Construction struggles through Spring
The latest monthly update from ONS on construction output shows that the industry is struggling with market conditions over the early part of the year.
Output has increased by just 0.2% in volume terms over March, with just four out of the nine sectors seeing a rise. Main contributors to the monthly increase were infrastructure new work and public other new work, which increased 2.2% (£51M) and 6.5% (£48M), respectively.
The largest negative contributors were non-housing repair and maintenance, which decreased 1.8% (£56M) and was the main contributor to the fall in repair and maintenance, and private new housing, which decreased 1.4% (£45M), partially offsetting the increase in total new work. The private housing sector has seen a slowdown since the end of 2022 with five monthly falls out of the last seven.
Anecdotal evidence highlighted the effect of weather, in January 2023 in particular, with firms noting that adverse weather conditions increased the need for repair work. Improved weather in February 2023 allowed for more work to be done in general.
However, the outlook from the quarter is more reassuring, construction output increased 0.7% compared with Quarter 4 (Oct to Dec) 2022; the increase came solely from a rise in repair and maintenance (4.9%), as new work saw a decrease of 1.9%.
This is the sixth quarter of consecutive growth in the quarterly series since Quarter 3 2021, however, the quarterly growth has slowed in comparison with the first half of 2022. Construction output across the months within Quarter 1 2023 was volatile, with a fall of 1.6% in January 2023, followed by two months of growth in February and March 2023, 2.6% and 0.2%, respectively.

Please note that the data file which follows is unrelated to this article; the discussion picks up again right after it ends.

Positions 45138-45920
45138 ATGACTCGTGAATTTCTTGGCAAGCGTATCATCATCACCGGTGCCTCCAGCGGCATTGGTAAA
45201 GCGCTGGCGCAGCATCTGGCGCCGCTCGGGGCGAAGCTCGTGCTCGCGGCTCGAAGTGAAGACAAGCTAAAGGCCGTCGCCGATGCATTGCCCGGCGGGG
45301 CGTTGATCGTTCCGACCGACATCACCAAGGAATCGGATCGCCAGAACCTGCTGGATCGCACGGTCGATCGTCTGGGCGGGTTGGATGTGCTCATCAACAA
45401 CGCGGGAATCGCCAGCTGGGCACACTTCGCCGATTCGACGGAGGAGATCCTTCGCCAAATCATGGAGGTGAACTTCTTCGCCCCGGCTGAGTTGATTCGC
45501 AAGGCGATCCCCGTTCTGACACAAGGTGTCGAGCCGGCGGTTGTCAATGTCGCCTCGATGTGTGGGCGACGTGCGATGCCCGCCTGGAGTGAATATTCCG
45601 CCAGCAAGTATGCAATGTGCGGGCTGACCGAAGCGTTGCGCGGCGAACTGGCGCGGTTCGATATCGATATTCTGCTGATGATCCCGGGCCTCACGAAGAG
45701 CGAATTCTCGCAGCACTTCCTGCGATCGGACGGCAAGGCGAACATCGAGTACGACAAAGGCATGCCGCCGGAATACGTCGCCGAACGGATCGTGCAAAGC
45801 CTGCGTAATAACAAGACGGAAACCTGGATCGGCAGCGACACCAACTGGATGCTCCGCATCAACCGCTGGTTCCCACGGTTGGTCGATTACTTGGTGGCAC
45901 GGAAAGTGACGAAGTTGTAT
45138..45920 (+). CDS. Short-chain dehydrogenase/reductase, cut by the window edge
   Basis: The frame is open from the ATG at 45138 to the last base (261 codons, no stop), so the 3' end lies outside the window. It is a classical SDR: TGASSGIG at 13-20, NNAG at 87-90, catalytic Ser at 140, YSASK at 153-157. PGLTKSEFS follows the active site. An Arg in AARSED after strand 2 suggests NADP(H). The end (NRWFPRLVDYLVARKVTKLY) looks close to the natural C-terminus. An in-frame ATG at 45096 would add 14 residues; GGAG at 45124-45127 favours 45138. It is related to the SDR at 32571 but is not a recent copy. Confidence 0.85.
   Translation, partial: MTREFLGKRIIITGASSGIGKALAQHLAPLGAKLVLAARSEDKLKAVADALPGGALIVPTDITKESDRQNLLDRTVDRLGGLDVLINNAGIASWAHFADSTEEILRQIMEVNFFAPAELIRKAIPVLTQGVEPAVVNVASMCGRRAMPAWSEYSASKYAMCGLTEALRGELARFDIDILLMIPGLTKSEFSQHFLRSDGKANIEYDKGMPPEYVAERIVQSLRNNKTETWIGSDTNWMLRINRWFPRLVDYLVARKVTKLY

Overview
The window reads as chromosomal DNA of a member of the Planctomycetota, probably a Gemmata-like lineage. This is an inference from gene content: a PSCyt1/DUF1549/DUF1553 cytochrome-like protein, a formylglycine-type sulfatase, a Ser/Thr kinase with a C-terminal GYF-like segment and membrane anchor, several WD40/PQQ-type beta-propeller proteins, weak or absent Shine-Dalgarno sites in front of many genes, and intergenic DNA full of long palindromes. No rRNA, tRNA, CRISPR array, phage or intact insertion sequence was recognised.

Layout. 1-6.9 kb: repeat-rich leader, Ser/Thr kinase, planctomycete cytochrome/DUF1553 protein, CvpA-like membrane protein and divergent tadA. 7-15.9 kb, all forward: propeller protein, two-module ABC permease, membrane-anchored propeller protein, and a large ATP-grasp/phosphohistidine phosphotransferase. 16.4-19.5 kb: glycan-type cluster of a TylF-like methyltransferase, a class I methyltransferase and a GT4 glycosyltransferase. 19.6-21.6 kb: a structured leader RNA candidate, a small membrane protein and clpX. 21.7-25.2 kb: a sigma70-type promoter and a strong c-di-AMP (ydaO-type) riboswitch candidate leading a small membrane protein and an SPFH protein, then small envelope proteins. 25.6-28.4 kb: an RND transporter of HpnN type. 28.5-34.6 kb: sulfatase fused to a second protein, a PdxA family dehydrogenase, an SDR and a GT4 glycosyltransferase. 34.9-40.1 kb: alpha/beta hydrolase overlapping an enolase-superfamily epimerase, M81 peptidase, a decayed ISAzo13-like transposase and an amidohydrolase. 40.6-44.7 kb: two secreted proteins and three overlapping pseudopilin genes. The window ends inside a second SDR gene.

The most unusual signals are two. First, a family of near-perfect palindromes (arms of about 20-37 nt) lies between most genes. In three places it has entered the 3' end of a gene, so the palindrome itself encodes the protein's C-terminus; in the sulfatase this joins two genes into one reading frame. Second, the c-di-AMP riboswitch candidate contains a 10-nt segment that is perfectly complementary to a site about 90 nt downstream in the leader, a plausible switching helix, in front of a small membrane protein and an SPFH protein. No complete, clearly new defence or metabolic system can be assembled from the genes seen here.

The quarterly growth came from an increase in repair and maintenance (4.9%), partially offset by a decrease in new work (1.9% fall).
More worryingly, construction new orders saw a decrease of 12.4% (£1,571M) in Quarter 1 2023 compared with Quarter 4 2022; this quarterly fall came mainly from private commercial and private housing new orders, which fell 22.3% (£773M) and 18.4% (£607M), respectively.
Anecdotal evidence from the Monthly Business Survey for Construction and Allied Trades (MBS) suggested an easing of inflation and material costs. Despite this, some businesses still noted customers hesitating to request work because of economic worries.
The annual rate of construction output price growth was 8.5% in the 12 months to March 2023; this has slowed slightly from the record annual price growth found in May and June 2022 (10.4%).
The largest negative contributor was private new housing, which fell 5.3% (£543 million). Anecdotal evidence suggests a general slowdown in housing across recent quarters, particularly referencing economic uncertainty causing delays and customers hesitating to request work.
Tony Wells, CEO at Merit, said: “March’s construction output tells a familiar story, with tough trading conditions, prolonged inflation, and a dampening labour market. However, each of these factors plays a bigger part in what is a wider productivity problem within the construction industry.
“Today’s figures show an opportunity for the industry to find a different way of working to overcome long-term productivity stagnation, in which industrialised construction and digital manufacturing will play a key role.
“Whilst there is a welcome spotlight now on offsite construction from the Government, the problem remains that they are asking an industry that is vested in maintaining the status quo and not yet invested in delivering real change. Construction firms need to stay close to stakeholders’ needs and find intuitive ways to adapt their offering. At present the UK construction industry’s investment lags behind the OECD average of 2.6%, at a paltry 0.48% – without investment in R&D, the industry will remain stagnant.
“It is only through disruptive innovation and by making a commitment to doing things differently, that we will see a true change.”
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